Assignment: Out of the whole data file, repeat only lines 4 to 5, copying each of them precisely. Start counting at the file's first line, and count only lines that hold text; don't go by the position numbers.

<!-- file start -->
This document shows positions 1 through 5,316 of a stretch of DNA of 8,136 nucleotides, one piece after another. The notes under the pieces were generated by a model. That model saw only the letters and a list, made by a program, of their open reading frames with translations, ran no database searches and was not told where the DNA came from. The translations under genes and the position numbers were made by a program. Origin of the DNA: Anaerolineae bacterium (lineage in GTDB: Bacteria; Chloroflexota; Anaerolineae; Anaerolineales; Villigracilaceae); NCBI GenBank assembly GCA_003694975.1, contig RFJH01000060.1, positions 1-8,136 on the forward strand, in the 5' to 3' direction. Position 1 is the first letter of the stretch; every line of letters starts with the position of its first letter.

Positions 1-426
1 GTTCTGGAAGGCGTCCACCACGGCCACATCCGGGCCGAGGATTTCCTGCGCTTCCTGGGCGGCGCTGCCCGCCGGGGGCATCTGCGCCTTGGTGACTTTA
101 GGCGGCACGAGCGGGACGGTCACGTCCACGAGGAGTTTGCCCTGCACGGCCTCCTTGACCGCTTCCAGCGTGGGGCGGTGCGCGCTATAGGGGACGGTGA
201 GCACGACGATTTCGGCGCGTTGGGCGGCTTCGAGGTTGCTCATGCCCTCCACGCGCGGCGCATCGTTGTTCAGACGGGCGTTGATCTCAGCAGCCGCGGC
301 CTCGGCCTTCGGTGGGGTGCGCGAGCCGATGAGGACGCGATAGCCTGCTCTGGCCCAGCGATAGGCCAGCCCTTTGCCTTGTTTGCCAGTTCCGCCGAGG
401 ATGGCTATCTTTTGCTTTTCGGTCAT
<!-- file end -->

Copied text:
101 GGCGGCACGAGCGGGACGGTCACGTCCACGAGGAGTTTGCCCTGCACGGCCTCCTTGACCGCTTCCAGCGTGGGGCGGTGCGCGCTATAGGGGACGGTGA
201 GCACGACGATTTCGGCGCGTTGGGCGGCTTCGAGGTTGCTCATGCCCTCCACGCGCGGCGCATCGTTGTTCAGACGGGCGTTGATCTCAGCAGCCGCGGC